It has been demonstrated that the calculated free testosterone derived using commonly available online calculators, which are based on simpler models assuming simple 1:1 binding of testosterone and SHBG [1,2], deviate from measurements obtained by equilibrium dialysis by as much as 40% [3-9].
Current methods for measuring free testosterone (fT) are technically challenging and not accurate. The widely used direct immunoassay and tracer analog techniques for measuring fT have been shown to be inaccurate. Equilibrium dialysis, the reference method against which other methods are compared, is labor-intensive and cumbersome, and therefore has had limited clinical adoption. Recently, Endocrine Society’s Expert Panel acknowledged the experimental problems in fT measurements and concluded that "...the calculation of free testosterone is the most useful estimate of free testosterone in plasma..." For this reason they advocate for indirect "calculator" based methods, where free testosterone can be computed from the total testosterone, SHBG, and albumin concentrations.However, we have demonstrated that even the calculated fT values derived from the prevailing equations, based on linear law-of-mass action models or empiric equations, differ systematically from free testosterone measured by equilibrium dialysis by as much as 40%.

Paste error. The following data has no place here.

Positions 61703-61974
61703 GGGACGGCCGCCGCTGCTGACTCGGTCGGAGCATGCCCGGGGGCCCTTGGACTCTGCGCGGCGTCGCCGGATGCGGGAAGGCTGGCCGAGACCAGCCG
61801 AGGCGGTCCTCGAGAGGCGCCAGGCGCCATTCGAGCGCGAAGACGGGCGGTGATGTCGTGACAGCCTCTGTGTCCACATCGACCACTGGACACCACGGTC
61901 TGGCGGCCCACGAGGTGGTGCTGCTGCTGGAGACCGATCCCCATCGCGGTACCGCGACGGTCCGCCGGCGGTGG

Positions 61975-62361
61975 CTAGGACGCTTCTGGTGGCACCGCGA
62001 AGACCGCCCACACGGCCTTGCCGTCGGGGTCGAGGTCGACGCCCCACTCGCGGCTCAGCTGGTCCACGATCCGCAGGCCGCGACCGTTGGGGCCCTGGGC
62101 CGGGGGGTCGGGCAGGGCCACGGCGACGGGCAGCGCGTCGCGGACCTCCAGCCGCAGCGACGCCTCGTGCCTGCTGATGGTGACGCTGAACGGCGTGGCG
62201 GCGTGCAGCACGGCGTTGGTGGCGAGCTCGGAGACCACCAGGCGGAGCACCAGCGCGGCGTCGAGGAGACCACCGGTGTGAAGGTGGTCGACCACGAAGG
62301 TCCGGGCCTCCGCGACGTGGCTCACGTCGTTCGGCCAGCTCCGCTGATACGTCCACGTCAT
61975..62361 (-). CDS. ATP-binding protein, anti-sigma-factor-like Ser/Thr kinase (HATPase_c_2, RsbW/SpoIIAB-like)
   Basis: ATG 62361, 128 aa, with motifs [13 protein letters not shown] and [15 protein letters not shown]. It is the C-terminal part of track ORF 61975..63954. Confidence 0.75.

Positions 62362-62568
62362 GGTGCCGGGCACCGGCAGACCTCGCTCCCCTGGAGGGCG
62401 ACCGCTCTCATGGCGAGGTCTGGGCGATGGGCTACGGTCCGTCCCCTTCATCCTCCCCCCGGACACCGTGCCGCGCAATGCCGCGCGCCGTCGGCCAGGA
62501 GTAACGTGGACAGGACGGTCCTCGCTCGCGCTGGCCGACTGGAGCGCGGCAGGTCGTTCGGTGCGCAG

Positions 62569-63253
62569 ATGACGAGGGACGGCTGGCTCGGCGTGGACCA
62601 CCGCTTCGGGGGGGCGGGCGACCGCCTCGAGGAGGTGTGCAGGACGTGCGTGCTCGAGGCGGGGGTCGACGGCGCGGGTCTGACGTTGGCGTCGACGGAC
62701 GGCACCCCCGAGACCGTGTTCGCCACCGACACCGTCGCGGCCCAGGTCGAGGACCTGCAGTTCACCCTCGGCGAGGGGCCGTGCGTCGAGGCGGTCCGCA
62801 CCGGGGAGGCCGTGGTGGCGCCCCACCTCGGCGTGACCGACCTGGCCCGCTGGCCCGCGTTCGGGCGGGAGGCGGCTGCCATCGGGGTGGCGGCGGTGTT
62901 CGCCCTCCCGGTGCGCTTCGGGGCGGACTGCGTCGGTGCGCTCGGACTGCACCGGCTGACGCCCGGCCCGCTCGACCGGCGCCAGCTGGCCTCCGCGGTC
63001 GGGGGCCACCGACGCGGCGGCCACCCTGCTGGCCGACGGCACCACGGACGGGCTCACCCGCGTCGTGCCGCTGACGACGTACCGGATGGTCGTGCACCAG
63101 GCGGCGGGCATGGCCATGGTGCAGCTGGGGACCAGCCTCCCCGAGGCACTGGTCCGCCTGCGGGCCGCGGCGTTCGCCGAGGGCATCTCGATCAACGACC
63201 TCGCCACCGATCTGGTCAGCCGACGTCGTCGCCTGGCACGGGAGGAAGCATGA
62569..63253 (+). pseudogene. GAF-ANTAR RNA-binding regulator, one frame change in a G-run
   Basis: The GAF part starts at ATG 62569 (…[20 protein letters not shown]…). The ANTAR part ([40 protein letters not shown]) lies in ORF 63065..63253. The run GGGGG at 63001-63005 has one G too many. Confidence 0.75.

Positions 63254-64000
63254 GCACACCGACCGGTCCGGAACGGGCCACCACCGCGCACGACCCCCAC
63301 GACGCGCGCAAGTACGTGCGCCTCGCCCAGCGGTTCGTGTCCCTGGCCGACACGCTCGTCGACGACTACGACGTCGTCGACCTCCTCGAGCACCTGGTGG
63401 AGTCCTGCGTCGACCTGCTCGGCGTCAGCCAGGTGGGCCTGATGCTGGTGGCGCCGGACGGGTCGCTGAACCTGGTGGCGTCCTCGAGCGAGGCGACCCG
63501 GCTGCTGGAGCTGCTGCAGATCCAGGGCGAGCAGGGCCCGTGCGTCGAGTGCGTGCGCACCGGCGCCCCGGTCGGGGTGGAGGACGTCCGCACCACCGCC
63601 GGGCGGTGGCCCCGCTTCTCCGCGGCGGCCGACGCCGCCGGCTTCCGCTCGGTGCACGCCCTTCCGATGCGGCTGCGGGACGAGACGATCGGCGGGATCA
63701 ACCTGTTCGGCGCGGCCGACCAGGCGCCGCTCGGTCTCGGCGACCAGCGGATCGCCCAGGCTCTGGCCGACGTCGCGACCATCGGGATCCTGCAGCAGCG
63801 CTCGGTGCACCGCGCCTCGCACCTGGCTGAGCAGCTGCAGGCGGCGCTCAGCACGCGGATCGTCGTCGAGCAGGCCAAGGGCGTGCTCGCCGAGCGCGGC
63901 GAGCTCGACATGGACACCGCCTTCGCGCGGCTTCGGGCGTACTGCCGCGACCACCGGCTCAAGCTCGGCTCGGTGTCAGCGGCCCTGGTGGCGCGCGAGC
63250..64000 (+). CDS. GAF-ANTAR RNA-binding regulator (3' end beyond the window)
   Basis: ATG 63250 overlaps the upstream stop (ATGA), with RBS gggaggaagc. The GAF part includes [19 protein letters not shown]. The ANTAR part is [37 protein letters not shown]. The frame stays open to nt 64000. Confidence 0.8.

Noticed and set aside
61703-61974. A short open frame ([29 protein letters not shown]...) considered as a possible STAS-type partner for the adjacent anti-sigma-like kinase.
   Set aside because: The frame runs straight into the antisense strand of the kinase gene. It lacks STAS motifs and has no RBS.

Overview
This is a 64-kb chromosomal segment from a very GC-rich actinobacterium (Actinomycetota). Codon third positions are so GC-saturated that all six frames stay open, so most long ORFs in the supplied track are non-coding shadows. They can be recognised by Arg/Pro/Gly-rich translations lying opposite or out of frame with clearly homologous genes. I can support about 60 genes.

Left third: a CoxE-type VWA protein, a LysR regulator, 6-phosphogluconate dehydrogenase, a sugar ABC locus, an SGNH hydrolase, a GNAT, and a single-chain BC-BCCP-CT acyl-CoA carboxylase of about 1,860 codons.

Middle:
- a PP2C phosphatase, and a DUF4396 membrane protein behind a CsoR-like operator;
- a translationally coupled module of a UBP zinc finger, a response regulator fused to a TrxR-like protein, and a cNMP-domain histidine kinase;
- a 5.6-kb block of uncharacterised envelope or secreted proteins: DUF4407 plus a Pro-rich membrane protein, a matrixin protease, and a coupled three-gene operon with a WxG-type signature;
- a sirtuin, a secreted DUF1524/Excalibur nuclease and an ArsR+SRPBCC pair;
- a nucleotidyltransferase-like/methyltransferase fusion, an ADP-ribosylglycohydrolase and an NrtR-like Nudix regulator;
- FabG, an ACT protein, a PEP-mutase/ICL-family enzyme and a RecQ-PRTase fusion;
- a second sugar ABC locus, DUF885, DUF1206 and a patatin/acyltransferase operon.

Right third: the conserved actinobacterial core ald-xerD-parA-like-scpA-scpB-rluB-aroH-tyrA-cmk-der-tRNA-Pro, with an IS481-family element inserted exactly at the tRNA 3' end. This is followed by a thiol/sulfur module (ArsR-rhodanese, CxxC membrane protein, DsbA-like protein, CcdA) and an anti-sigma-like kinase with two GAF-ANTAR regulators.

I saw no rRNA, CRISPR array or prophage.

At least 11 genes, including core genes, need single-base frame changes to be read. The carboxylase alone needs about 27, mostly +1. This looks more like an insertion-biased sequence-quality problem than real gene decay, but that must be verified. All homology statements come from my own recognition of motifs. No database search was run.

Recent biophysical studies have established that SHBG is a dimer that exhibits allostery in its interaction with testosterone. This consideration allows TruT™ to more accurately model free circulating testosterone .
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